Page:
Verkada Mass Hack

By John Honovich, Published Mar 09, 2021, 05:41pm EST

Verkada has suffered a massive hack, according to Bloomberg, of all ~150,000 of the company's cameras.

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Worse, the hacker told Bloomberg they were "able to obtain 'root' access on the cameras" including "to pivot and obtain access to the broader corporate network of Verkada’s customers."

[UPDATE: Verkada Gave Various Employees Access To Any Camera Without Telling Customers, IPVM confirmed with the hacker and from an individual with direct knowledge of this functionality.]

On the positive side for Verkada, Verkada locks in its customers so it is not possible for Verkada customers to switch or to disconnect them from Verkada's servers without throwing Verkada cameras away.

Moreover, many Verkada customers pre-pay their annual subscriptions years in advance, and such payments are non-refundable and non-transferrable, so switching would incur further losses.

Beyond the obvious risk to Verkada's customers, this is awkward for Verkada considering Verkada has attacked and demeaned its competitor's cybersecurity, e.g. against ONVIF:

Moreover, Verkada has attacked NVR and IP camera cybersecurity, e.g., this sales recruiting presentation:

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But when people list us and when they talk about us, they refer to us as the cybersecurity company. And that's the important part. It's like 15% of every IoT hack is done through your camera system today.

After today, Verkada will be certainly less well known as 'the cybersecurity company.'

Particularly alarming, per Bloomberg, was that:

The hackers’ methods were unsophisticated: they gained access to Verkada through a “Super Admin” account, allowing them to peer into the cameras of all of its customers. Kottmann says they found a user name and password for an administrator account publicly exposed on the internet. [emphasis added]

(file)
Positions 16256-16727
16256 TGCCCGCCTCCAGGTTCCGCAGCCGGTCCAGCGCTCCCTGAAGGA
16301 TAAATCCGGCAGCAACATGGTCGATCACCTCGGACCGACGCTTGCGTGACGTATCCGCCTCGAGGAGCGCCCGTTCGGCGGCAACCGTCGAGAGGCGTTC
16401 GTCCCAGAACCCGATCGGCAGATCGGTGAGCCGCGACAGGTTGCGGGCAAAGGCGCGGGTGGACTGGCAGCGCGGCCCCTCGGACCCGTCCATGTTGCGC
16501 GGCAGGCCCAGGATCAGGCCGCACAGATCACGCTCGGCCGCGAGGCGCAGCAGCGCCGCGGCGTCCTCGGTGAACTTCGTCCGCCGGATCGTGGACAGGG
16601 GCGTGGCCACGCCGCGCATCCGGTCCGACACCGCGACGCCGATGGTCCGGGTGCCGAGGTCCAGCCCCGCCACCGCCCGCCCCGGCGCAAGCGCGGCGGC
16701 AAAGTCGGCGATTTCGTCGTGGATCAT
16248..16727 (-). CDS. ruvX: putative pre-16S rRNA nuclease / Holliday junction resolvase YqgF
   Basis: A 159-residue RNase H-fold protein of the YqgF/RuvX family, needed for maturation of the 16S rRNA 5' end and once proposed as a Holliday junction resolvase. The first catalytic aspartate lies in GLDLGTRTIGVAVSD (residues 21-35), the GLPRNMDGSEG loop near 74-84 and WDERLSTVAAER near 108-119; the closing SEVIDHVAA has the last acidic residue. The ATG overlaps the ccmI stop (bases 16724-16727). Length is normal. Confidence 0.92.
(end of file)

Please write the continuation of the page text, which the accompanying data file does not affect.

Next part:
Cloud-managed video surveillance presents advantages and disadvantages for hacking.

On the advantageous side, Verkada was able to immediately block access to this specific hack across all cameras (until the next vulnerability is discovered, etc.). With non-cloud systems (recall the 2017 mass Dahua hacking), the manufacturer has to push firmware to each user and hope they upgrade over weeks or months (or never).

The disadvantage is that when a hacker hacks a cloud-managed video surveillance provider, they get access to all the customers immediately. In this case, it was Tesla, 30 Fortune 500 companies, hundreds of government entities, etc. Worse, they then have internal access to those networks, risking further attacks.

While Verkada will likely emphasize that they fixed it, it will at least present significant headwinds to the company that has been hiring at an unprecedented rate, e.g. per LinkedIn:

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Verkada has prioritized sales expansion over growing the engineering team, with 150% more salespeople than engineers and almost half the entire company in sales, per LinkedIn:

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This might present an opportunity for Verkada to focus more on engineering, though ambitious sales targets may suffer.

See other recent Verkada IPVM coverage:

UPDATE: Verkada has sent an email to customers:

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The most notable element disclosed was about an internal admin account being used:

suspending all internal admin accounts, one of which was allegedly used to gain access

The link to the Security Update has just 3 paragraphs, a subset of what is in this email.

UPDATE March 10: Verkada has a new Security Update with more technical details:

The attack targeted a Jenkins server used by our support team to perform bulk maintenance operations on customer cameras, such as adjusting camera image settings upon customer request. We believe the attackers gained access to this server on March 7, 2021 and maintained access until approximately noon PST on March 9, 2021. In gaining access to the server, the attackers obtained credentials that allowed them to bypass our authorization system, including two-factor authentication.

UPDATE: SIW published an explanation from the hackers about how they exploited the Jenkins server:

“We found super admin credentials in a python script on a publicly exposed Veracode Jenkins Plugin on the Verkada server, which allowed us to log in to their web app with super admin privileges,” Kottman explains, displaying the actual screenshot of the group’s exploits attached to an email that was sent to SIW. “We did not exploit any flaws or vulnerabilities. The cameras have a built-in maintenance backdoor, which allows anyone with super admin privileges to access a root shell on any camera of any customer at the click of a button.”

UPDATE: Multiple Verkada employees are telling people that the leaked credentials were from a "disgruntled" employee, whether this is true is unclear but that's the messaging coming out of San Mateo in the past day, according to IPVM sources.

7 reports cite this report:

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